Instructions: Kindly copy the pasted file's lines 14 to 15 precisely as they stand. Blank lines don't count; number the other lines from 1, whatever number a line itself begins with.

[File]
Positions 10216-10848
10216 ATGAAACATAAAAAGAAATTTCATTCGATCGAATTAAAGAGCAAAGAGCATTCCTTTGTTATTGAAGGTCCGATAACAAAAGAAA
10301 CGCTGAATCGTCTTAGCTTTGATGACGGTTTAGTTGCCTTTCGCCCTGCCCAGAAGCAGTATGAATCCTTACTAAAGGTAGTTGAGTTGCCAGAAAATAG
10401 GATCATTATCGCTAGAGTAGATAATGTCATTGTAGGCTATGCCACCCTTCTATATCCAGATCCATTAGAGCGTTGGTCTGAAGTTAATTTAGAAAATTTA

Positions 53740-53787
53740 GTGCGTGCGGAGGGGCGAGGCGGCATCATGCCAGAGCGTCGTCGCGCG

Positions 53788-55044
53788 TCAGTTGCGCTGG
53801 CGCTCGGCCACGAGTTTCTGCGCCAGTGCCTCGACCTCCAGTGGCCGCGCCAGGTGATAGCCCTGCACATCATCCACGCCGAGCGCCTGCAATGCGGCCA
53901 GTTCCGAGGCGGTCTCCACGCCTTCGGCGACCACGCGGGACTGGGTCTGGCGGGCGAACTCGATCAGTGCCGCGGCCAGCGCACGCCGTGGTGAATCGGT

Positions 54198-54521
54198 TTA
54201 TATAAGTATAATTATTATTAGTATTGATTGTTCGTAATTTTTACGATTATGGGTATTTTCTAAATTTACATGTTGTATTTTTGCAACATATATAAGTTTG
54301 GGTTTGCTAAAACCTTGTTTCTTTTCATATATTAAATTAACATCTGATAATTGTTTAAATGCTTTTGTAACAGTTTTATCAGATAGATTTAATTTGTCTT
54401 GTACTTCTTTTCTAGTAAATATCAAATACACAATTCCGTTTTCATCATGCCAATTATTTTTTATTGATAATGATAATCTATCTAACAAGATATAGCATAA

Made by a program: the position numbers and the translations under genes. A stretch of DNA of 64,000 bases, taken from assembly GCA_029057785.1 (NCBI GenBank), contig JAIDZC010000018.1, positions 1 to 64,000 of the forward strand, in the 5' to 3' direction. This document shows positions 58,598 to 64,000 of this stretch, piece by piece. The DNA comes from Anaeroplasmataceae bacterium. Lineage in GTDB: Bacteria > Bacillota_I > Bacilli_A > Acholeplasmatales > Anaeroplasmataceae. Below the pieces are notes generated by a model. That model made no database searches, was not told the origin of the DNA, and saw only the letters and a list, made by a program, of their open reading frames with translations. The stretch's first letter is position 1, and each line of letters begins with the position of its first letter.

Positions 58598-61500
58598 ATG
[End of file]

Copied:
54301 GGTTTGCTAAAACCTTGTTTCTTTTCATATATTAAATTAACATCTGATAATTGTTTAAATGCTTTTGTAACAGTTTTATCAGATAGATTTAATTTGTCTT
54401 GTACTTCTTTTCTAGTAAATATCAAATACACAATTCCGTTTTCATCATGCCAATTATTTTTTATTGATAATGATAATCTATCTAACAAGATATAGCATAA